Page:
One night, while the town was asleep, you stood in the open field and watched the stars disappear one by one, blinking out of existence until all that was left was you and the dry rattle of dead grass and the sky like a gaping, toothless mouth. You stood by the light of the moon and thought, oh, right, the moon is still there, and just like that, the moon disappeared as well. Blindly, you felt your way through the field, dry grass splintering under your palms, growing and growing and when had it passed your waist? When had it grown so tall it was brushing against your shoulders? Strange how keenly you could feel the absence of the moon. Strange how, so many nights in the past, when you thought you were standing in absolute darkness, it was just that you hadn’t discerned the light. Had gotten so used to it, your mind didn’t notice when it was there. But now. Now there is no difference between closing your eyes and opening them. Now your world is just the snap of dried grass, the scratch of it under your palms as you push it aside, the ceaseless, senseless roar of its rustling. It fills your head. Like blood rushing in your ears. Like if you sliced yourself open, dry grass would unsheathe from your veins, spilling out in lieu of blood. You keep your eyes open because how else would you know they still exist? After a while, you stop feeling the need to blink. Distantly, you hear a nocturne being played. It is faltering and sweet, the piano strings slightly out of tune so the highest note catches in the wind and lodges there like a fish-bone or an unsaid word. A distant recollection of a nocturne, played by ear and transmuted by faulty memory. You have heard about the girl who followed the nocturne until the dry grass swallowed her. They looked for her, but the closest thing they could find was her shadow, a shade darker than the twilight’s glow, running barefoot through the dry grass. You’ve seen it during the early hours of the morning, rain-stained and searching, always searching. So you don’t follow the music. You push the dead grass aside and let the cacophony of its movement drown out everything else in your head. After a minute or an hour or a year, you stop to catch your breath. Silence. Would you know if dawn came? You have read about fish who have lost their sight after living for generations in the lightless parts of the ocean. Because food and oxygen is so scarce, evolution does away with all extraneous bodily functions that could siphon their energy. Eyesight is one, and so it goes. But the fish don’t mind. All they need is snails to feed on and caves to make their homes in and a school of cave-fish to keep them company. You wonder if, like a cave-fish, you have lost your eyes to the dark. You wonder if that would be so terrible—to spend your whole life wandering through this starless, moonless hour of night, subsisting on the rush of wind as it blows through the dead grass. Becoming the wind that blows through the dead grass. The sun would rise in the morning and the world would turn and the world would leave you behind—you, eyeless and aimless and swallowed by the overgrown fields, forever roaming your pocket of night. But then again, maybe not. Maybe the sun will rise, pooling in the dips of the distant mountains, and you will blink in its pale light. And maybe you will find your way home, through some impossible twist of fate and luck and probability. You will lie in bed and allow yourself this: one night to dream of dry grass rustling and piano keys clinking in tuneless melody. One night for what-ifs to splinter into endless fractals in your head. Then you will throw yourself into the safe tedium of daily life, and I’ve forgotten it all will be a lie you tell yourself when nothing else can bring you to sleep. But whenever the wind whistles through the prairies or you hear the sweet, faltering strains of a nocturne, you will stop in your tracks. You will remember a starless, moonless night when the dead grass was like river water—parting around you, then rushing in to swallow your tracks. You will wonder about a girl who was less fortunate than you, a girl of whom nothing remains but a shadow. And the grass shivers and the wind wails its tuneless, senseless longing—but no, there is nothing here for the wind to whistle through, nothing that rises above the dry grass to be its embouchure. Nothing but you. And oh. It’s you. You humming the nocturne. Humming it to the memory of a pianist who played it once, long ago, or maybe didn’t play it at all. You are the girl lost in the shadows, and the shadow of the lost girl is yours. And, oh, you are the only thing left in these starless, moonless fields—the nocturne, the girl, and her shadow, and soon you will be the dried grass raving, raving, raving in the wind. Push through the grass. Let its cacophony fill your head. In another life, you’d have likened its sound to the crash of waves, but not now - not when you can’t remember the ocean. But it doesn’t matter - push through the grass. You are nothing. You are vessel. Push through the grass and fill yourself with its sound. What else can you do? What else is left? But wait. Stop walking. Listen. That sound, rising above the crash of foliage. It’s the rain, slipping off the leaves, thundering onto the dirt. Still far away, but the dry air carries the sound. Turn your face to it. Wait for it to come. Do you see the light, pooling in the dips of the distant mountains? It’s faint, dulled by storm clouds, almost indiscernible, but you. You. You, lonely cave-fish wanderer of starless, moonless places. You are not used to the light—not yet, at least. And you can see it, blithe and breathless and brilliant like an auspice. Dawn is coming.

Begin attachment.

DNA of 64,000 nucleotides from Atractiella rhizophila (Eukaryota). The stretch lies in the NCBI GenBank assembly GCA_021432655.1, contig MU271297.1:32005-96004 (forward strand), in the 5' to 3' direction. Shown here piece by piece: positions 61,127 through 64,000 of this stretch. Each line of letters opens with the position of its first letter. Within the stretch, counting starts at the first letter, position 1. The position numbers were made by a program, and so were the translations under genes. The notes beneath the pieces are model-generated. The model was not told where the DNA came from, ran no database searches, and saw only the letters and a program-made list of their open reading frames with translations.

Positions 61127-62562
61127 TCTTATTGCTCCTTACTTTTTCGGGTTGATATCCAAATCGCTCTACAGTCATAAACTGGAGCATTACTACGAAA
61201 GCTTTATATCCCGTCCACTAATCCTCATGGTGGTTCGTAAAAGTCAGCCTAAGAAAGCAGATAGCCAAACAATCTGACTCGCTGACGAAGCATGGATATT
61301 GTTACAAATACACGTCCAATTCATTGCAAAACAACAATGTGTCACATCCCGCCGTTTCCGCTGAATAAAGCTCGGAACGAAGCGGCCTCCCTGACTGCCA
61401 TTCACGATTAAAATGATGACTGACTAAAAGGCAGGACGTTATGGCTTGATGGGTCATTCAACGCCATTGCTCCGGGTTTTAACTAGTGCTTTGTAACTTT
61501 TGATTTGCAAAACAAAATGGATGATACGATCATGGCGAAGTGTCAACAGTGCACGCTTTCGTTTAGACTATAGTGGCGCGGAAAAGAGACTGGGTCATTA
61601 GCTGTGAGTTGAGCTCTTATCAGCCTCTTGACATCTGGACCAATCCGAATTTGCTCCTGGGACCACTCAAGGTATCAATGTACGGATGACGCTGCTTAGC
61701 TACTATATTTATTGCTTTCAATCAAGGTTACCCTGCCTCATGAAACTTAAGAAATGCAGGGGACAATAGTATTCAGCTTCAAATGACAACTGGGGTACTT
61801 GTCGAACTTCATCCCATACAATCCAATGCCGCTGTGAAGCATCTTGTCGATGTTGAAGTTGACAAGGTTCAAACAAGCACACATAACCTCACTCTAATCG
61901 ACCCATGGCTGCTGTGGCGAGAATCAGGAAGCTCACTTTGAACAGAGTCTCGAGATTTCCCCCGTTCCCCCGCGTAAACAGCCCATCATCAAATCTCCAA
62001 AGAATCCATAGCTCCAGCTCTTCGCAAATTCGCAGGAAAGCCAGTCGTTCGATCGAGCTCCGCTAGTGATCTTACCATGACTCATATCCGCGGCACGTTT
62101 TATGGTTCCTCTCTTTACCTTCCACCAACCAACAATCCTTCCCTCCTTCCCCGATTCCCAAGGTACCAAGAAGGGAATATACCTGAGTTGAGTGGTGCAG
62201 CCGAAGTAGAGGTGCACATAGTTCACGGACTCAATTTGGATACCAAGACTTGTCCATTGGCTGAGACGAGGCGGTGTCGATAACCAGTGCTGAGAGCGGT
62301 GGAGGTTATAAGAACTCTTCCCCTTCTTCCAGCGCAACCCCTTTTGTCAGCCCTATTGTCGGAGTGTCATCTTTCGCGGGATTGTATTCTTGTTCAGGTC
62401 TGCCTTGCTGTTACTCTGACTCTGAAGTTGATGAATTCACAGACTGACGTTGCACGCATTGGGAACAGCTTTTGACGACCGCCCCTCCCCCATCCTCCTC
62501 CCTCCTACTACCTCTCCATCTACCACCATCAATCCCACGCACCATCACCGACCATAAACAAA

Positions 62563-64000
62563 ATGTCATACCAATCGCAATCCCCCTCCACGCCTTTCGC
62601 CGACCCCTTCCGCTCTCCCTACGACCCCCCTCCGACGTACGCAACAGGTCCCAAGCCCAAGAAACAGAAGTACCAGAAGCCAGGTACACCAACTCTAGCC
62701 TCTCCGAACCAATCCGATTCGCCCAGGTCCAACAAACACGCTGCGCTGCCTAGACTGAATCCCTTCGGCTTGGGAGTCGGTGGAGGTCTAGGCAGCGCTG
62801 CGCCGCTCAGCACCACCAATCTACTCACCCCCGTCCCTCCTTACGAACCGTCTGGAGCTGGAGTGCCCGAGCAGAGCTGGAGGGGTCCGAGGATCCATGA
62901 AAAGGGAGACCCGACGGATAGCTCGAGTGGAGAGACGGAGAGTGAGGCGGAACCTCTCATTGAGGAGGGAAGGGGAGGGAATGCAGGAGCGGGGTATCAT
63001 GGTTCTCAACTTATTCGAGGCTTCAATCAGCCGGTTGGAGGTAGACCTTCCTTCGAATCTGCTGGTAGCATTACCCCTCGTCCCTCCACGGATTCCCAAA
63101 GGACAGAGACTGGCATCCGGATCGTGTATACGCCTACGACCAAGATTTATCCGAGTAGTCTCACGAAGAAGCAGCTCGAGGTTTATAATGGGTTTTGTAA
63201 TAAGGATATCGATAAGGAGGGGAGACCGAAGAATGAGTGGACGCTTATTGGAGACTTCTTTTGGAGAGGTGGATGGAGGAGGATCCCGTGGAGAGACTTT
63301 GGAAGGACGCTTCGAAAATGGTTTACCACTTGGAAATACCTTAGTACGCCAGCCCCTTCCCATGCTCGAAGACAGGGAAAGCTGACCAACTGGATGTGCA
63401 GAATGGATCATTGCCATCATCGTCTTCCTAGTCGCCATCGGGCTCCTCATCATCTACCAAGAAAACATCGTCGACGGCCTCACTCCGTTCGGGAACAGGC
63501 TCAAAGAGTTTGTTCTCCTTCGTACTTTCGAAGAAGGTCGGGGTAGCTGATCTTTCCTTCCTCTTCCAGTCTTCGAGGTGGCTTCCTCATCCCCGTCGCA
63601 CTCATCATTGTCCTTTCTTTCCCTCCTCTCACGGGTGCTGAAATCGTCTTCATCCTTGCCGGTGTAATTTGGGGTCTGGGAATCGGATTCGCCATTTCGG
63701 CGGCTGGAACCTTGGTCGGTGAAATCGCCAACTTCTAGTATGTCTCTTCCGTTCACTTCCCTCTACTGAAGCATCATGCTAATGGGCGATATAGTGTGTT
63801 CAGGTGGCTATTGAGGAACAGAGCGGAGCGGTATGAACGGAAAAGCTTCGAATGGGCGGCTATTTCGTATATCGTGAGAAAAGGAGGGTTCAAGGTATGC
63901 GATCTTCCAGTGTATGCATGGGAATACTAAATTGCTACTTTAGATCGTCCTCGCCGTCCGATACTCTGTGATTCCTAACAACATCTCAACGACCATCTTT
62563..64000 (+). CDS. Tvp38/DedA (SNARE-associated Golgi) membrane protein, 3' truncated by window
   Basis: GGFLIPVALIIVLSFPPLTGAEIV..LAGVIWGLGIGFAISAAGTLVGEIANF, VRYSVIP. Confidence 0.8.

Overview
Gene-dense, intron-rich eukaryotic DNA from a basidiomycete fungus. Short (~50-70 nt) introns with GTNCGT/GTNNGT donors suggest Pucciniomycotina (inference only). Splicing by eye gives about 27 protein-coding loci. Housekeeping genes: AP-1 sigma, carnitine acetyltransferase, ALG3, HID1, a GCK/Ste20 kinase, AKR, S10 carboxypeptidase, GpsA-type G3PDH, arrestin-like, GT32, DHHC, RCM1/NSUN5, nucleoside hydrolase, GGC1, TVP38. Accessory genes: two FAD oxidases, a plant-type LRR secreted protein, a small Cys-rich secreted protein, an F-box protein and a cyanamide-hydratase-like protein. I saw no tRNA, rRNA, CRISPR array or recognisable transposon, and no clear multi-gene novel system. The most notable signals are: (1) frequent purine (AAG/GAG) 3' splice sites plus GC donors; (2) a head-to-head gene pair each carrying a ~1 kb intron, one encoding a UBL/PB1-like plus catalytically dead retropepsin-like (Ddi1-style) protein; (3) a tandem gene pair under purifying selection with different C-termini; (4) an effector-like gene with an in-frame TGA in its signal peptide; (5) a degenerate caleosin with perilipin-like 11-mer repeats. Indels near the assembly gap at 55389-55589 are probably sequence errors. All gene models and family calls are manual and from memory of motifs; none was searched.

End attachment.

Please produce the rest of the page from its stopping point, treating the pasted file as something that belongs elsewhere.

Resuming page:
Ran Zhao is a fifteen-year-old from Hong Kong. She loves art and space, and her dream is to become a crazy cat lady. Her writing has been recognised by the Hong Kong Young Writer Awards and the Hong Kong Budding Poets Award. Twitter: @bluagav.